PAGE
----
There's also the information in here, and it's more of a recollection he has, but in the context of the -- of the famous Trump Tower meeting with the Russians, he says that Don Junior came up and whispered in his father's ear.

CAMEROTA: Audibly.

AVLON: Something to the effect that the meeting was on. And that is good.

So there are three specific elements here that really have massive implications for questions about Russia and the Trump campaign.

BERMAN: And if you're talk about holding up the Michael Cohen credibility against the president's credibility, look, there are credibility problems on both sides.

And, Garrett, to an extent, this is where the lies come home to roost for this White House because Sarah Sanders told something that was patently untrue. It was a lie. Whether she knew she was lying is a different story, when she said the president didn't know about the payments to Stormy Daniels. We have the signed check that Michael Cohen is going to provide to Congress today.

Michael Cohen testifies the president knew and was directing the Russia deals. Well, the president throughout the campaign says I have no business with Russia. This is where the collection of lies comes back and where credibility, you've got to hold them up against each other.

GARRETT GRAFF, CNN CONTRIBUTOR: Absolutely. And remember the Justice Department and Michael Cohen's own lawyers have a vested interest in ensuring that he remains a credible witness for cooperation going forward both on Capitol Hill and with the Justice Department and the special counsel and the prosecutors in the Southern District. So they are very much paying attention to what he's saying. They're going to make sure that he's not saying anything today that they're not comfortable with him saying.

And just to sort of emphasize one thing that MJ touched on there that I think is important in the Trump Tower Moscow deal --

SCIUTTO: Can jump in here?

GRAFF: Go ahead, Jim.

SCIUTTO: Oh, sorry. Go ahead.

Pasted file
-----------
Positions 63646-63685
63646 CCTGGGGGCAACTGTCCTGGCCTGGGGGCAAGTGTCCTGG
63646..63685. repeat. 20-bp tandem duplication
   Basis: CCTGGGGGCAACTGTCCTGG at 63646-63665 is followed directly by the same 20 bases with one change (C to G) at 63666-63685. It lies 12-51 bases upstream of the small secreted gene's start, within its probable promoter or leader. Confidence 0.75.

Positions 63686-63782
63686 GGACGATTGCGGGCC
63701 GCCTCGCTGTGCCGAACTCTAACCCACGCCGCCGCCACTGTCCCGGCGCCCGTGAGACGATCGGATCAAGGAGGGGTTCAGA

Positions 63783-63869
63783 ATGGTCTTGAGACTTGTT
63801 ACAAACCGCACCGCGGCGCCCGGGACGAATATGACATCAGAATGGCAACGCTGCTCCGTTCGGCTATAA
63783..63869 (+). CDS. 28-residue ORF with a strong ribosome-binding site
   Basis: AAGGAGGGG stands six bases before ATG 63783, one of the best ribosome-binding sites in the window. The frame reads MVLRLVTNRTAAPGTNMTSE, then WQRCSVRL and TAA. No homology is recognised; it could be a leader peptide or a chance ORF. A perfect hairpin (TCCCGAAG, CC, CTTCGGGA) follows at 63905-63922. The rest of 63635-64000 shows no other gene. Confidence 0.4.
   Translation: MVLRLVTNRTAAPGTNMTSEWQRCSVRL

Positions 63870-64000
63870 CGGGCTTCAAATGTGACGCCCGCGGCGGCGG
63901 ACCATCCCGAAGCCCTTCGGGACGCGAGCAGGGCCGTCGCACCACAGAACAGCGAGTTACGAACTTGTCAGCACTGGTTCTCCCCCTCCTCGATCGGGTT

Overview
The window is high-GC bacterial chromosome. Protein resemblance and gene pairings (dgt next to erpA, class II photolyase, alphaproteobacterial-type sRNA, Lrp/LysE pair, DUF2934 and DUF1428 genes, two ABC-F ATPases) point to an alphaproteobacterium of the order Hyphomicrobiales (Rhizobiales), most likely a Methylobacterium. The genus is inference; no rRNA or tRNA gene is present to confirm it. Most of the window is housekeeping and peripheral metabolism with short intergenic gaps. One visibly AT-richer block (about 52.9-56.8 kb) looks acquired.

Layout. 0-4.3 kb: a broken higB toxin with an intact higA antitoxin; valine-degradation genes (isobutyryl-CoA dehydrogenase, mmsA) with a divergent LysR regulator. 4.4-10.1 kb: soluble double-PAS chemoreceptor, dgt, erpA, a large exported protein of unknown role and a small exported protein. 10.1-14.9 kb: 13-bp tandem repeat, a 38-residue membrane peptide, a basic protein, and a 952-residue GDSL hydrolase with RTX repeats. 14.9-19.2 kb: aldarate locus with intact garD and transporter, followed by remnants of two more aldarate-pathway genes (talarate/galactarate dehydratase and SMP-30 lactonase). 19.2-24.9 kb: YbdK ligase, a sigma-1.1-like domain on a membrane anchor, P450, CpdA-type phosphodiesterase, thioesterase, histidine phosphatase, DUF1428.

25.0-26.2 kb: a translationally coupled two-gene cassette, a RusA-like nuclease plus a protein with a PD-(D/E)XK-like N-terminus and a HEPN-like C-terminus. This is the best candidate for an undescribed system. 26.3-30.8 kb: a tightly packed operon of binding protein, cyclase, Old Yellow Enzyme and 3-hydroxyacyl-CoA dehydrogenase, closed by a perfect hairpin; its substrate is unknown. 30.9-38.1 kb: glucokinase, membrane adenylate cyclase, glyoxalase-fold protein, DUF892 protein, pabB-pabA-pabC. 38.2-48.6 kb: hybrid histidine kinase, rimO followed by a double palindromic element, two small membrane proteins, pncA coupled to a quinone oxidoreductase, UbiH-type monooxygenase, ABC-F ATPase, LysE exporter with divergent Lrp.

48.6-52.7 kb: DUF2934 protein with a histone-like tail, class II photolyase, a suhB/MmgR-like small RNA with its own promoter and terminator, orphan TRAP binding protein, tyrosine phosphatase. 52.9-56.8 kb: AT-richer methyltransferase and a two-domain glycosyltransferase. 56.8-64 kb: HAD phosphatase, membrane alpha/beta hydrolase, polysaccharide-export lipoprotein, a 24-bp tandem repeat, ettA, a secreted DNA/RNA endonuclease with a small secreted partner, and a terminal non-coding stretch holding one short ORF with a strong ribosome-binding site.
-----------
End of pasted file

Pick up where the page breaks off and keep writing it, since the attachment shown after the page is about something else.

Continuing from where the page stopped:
BERMAN: No, no, Sciutto, go ahead. (INAUDIBLE).

SCIUTTO: No, no, I apologize. I certainly didn't want to interrupt Garrett. The only point I was going to make is it gets to a pattern of lies here regarding Russia contacts for knowledge of WikiLeaks releases, the Trump Tower meeting, the Trump Tower Moscow project, and the hush money payments. It's a pattern of lying that the president participated in, right? He denied the hush money payments. They turned out to be true. He denied any interest in a Trump Tower project, when, in fact, we learn those conversations went much later. Of course he denied any Russia contacts. Many of those contacts have now been corroborated and Michael Cohen taking those contacts a step further now saying that the president has for knowledge both of the WikiLeaks releases, but also of that Trump Tower meeting in 2016.

And you made a great point, Alisyn, that this -- this gets to the critical thinking of the American public here. You're going to hear competing claims today about who's credible, who's believable, and it's really up to folks at home to decide who they believe here.

But in that context, remember, the pattern of lies.


SCIUTTO: It's a -- none of these statements are in isolation. But it fits a pattern that this president has been proven to have lied on --

AVLON: And the -- and the --

SCIUTTO: With each of these subjects in the past.

AVLON: And the difference is that Michael Cohen seems to have the receipts. And that he's going to be presenting new evidence at this congressional hearing today. And that's a big deal.

CAMEROTA: And, also, I just -- I just feel I have to make the point again, they were on the same side. They were lying in the service of the same goal. They weren't lying at each other for all of these past three years that we've been listening, they were lying in the service of the same end goal. Only today, under oath, will we hear Michael Cohen saying what he says is #truth.

BERMAN: All right, guys, we've got much more in this morning of breaking news.

NEW DAY continues right now.

ANNOUNCER: This is CNN breaking news.

CAMEROTA: All right. Good morning, everyone. Welcome to your NEW DAY.

There is major breaking news.

[06:59:52] Overnight, CNN obtained an explosive 20-page statement -- we have it in our hands here -- that the former Trump lawyer and fixer, Michael Cohen, is set to deliver before Congress in public under oath today. Michael Cohen is expected to say the president is a racist and a con man and a cheat.